Two Notes Can Have The Same Name – How Can It Be?

Posted on 18. Sep, 2013 by in Music Theory

Enharmonic Spelling

I have been practicing every since I ordered the CCF and I am delighted with my progress.  I have been working on the Sec. 3c 2-5-1 in Minor chords, and I think that there is a mistake on the A flat minor9 chord.  Should that chord be Ab/Gb Bb B Eb?


There is a term called enharmonic. Enharmonic refers a single note or pitch having a different name. For example a C-sharp could also be called a D-flat. But which name should you rightfully call that key–C-sharp or D-flat?  The answer is, either of them because they’re the exact same pitch. In traditional music theory the key signature determines which name you should used.  In fact, all notes have two names assigned to them– they are the sharp of the key that precedes it and the flat of the key that follows it. This concept in music theory is called enharmonic.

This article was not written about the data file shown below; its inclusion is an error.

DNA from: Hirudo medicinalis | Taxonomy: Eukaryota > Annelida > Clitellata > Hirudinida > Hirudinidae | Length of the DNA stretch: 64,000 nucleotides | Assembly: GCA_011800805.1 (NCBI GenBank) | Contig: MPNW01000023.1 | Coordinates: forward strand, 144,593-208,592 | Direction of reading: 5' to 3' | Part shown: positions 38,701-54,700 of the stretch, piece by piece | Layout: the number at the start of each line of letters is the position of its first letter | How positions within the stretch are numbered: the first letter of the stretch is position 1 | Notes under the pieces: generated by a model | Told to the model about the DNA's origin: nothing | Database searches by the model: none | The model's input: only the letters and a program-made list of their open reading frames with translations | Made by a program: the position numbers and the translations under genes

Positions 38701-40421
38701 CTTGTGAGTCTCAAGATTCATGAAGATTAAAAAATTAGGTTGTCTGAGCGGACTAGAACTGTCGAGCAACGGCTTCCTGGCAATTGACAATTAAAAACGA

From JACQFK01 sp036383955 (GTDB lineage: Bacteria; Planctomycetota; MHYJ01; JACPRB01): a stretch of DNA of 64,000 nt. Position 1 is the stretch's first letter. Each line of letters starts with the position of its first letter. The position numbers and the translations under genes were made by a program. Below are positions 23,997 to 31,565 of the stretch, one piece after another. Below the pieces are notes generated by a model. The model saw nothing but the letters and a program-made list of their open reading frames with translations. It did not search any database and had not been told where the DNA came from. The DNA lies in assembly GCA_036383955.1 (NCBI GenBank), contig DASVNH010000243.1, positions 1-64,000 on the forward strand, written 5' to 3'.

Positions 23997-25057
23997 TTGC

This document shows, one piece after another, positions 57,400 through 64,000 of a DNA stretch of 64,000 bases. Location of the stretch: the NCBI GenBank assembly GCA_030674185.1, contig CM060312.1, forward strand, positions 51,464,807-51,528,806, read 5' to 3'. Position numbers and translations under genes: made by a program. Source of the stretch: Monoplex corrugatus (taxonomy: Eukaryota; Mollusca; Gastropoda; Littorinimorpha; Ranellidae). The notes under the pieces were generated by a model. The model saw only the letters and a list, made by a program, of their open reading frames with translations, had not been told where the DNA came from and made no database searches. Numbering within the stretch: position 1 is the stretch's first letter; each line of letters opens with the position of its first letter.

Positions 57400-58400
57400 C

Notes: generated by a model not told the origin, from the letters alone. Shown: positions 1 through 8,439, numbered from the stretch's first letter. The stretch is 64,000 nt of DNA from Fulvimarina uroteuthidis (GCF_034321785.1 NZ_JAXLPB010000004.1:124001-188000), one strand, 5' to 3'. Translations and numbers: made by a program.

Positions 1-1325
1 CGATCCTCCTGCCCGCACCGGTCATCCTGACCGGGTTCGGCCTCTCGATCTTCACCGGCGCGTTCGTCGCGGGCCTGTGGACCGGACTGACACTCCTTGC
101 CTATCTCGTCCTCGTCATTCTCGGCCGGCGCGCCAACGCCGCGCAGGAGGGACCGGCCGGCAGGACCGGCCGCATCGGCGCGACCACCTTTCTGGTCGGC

Musicians will often call the note by the name they are most familiar. In the Abm9 chord you mentioned above, I believe you’re referring to the “B” natural. In the My Contemporary Chord Finder I used the enharmonic spelling, “Cb”  because It’s the b3rd in the Ab minor scale.

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